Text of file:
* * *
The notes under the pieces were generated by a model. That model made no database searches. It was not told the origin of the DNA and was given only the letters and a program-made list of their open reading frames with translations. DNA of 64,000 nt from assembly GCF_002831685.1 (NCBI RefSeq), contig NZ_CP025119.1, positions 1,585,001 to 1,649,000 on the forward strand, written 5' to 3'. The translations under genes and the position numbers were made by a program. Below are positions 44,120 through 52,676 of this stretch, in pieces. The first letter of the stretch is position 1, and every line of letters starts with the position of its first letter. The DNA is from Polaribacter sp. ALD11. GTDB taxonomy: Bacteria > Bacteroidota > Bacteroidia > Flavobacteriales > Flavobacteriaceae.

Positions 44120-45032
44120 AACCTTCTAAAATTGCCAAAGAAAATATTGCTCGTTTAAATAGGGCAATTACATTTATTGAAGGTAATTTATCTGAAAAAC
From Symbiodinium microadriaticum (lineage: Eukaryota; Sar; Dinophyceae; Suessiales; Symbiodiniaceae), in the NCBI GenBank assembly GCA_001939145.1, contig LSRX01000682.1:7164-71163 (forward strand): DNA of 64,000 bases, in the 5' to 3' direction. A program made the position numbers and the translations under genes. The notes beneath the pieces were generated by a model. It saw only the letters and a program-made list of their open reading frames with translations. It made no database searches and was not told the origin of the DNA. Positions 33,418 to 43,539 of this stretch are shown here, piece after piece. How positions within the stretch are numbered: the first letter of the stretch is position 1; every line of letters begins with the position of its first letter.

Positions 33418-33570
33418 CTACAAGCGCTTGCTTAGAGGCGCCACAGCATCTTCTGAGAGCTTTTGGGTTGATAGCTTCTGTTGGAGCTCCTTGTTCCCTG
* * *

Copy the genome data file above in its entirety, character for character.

The notes under the pieces were generated by a model. That model made no database searches. It was not told the origin of the DNA and was given only the letters and a program-made list of their open reading frames with translations. DNA of 64,000 nt from assembly GCF_002831685.1 (NCBI RefSeq), contig NZ_CP025119.1, positions 1,585,001 to 1,649,000 on the forward strand, written 5' to 3'. The translations under genes and the position numbers were made by a program. Below are positions 44,120 through 52,676 of this stretch, in pieces. The first letter of the stretch is position 1, and every line of letters starts with the position of its first letter. The DNA is from Polaribacter sp. ALD11. GTDB taxonomy: Bacteria > Bacteroidota > Bacteroidia > Flavobacteriales > Flavobacteriaceae.

Positions 44120-45032
44120 AACCTTCTAAAATTGCCAAAGAAAATATTGCTCGTTTAAATAGGGCAATTACATTTATTGAAGGTAATTTATCTGAAAAAC
From Symbiodinium microadriaticum (lineage: Eukaryota; Sar; Dinophyceae; Suessiales; Symbiodiniaceae), in the NCBI GenBank assembly GCA_001939145.1, contig LSRX01000682.1:7164-71163 (forward strand): DNA of 64,000 bases, in the 5' to 3' direction. A program made the position numbers and the translations under genes. The notes beneath the pieces were generated by a model. It saw only the letters and a program-made list of their open reading frames with translations. It made no database searches and was not told the origin of the DNA. Positions 33,418 to 43,539 of this stretch are shown here, piece after piece. How positions within the stretch are numbered: the first letter of the stretch is position 1; every line of letters begins with the position of its first letter.

Positions 33418-33570
33418 CTACAAGCGCTTGCTTAGAGGCGCCACAGCATCTTCTGAGAGCTTTTGGGTTGATAGCTTCTGTTGGAGCTCCTTGTTCCCTG